Two different primate species express an identical functional MHC class I allele

David T. Evans, Marian S. Piekarczyk, Luis Cadavid, Virginia S. Hinshaw, David I. Watkins

Research output: Contribution to journalArticlepeer-review

14 Scopus citations


The products of the highly polymorphic and variable major histocompatibility complex (MHC) class I loci play a crucial role in host defenses against infectious disease. While similar alleles have been found in closely related species, sharing of a functional MHC class I allele between two species has never been reported. Here we show that an identical functional MHC class I molecule is present in two different primate species with an approximate divergence time of 0.7 million years. Lymphocytes from the red-crested tamarin (Saguinus geoffroyi) expressed an MHC class I allele (Sage-G*01) that was identical in coding sequence to an MHC class I allele (Sage-G*08) found in the cotton-top tamarin (Saguinus oedipus). Furthermore, influenza virus-specific cytotoxic T lymphocytes (CTLs) generated in the cotton-top tamarin killed lymphocytes expressing the influenza virus nucleoprotein (NP) from the red-crested tamarin. Since the influenza virus NP epitope is bound by Sage-G*08 in the cotton-top tamarin, it is likely that this molecule is functional in both species. These data provide the first evidence that functional MHC class I molecules can be maintained entirely intact in two separate species.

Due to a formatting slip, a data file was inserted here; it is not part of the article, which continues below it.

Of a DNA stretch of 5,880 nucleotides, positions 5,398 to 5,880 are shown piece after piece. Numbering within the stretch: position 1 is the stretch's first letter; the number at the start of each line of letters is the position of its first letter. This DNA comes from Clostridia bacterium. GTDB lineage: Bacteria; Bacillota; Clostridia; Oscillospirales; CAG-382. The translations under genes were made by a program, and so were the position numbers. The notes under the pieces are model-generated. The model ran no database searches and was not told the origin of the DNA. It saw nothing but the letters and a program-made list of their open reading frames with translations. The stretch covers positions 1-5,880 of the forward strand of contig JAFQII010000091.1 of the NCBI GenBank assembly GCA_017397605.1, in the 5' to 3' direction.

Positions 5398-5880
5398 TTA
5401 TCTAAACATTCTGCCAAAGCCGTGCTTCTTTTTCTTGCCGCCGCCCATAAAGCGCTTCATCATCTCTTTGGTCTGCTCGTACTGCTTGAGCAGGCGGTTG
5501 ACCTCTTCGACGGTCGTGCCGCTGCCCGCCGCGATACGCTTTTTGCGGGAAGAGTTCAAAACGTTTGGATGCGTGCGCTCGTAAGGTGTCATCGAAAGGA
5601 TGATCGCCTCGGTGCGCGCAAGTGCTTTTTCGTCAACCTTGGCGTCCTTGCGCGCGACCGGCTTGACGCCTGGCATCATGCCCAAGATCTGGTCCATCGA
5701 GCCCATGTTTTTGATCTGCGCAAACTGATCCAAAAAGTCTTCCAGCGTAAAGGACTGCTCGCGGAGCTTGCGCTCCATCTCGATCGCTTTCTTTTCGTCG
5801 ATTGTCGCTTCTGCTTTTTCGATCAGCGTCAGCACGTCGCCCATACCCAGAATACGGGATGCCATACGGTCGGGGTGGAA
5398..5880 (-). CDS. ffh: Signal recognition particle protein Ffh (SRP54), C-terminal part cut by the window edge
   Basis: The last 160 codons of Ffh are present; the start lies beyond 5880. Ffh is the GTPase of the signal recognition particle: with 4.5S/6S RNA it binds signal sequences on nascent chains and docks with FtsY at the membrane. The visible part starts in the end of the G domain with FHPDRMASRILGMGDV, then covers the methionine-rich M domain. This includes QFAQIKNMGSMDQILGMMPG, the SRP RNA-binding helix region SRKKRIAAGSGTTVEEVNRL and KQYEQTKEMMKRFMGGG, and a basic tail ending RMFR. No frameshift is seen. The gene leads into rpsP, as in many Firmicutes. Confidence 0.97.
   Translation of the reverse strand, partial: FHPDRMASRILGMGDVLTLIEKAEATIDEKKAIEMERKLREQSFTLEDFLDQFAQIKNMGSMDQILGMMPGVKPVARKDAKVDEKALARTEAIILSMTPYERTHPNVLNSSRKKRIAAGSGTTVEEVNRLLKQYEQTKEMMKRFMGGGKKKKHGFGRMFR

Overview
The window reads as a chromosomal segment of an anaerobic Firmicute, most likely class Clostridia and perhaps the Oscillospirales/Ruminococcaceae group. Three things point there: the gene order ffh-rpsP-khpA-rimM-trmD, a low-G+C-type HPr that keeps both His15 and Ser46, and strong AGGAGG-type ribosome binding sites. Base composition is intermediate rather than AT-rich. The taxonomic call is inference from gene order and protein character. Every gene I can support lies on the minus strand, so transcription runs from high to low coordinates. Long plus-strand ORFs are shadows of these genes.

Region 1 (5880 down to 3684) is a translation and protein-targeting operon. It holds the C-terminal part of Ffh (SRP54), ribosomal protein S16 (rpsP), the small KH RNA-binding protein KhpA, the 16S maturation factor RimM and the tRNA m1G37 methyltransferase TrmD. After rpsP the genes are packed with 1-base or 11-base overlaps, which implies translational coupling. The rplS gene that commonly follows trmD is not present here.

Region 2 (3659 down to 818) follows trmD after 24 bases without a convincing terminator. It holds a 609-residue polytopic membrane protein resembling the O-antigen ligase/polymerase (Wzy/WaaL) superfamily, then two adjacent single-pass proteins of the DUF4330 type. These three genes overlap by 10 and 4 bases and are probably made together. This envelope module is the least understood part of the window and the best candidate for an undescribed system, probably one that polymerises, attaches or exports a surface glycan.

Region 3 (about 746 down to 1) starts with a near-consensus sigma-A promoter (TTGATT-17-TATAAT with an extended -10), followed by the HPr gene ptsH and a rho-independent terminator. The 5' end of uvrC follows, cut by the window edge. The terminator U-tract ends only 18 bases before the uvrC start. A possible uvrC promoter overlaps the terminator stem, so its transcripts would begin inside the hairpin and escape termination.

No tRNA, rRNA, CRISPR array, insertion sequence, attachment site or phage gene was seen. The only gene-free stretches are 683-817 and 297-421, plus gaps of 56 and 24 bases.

Original languageEnglish (US)
Pages (from-to)206-211
Number of pages6
Issue number3
StatePublished - 1998
Externally publishedYes


  • Cotton-top tamarin
  • Cytotoxic T lymphocytes
  • Influenza
  • MHC class I
  • New World Primates

ASJC Scopus subject areas

  • Immunology
  • Genetics


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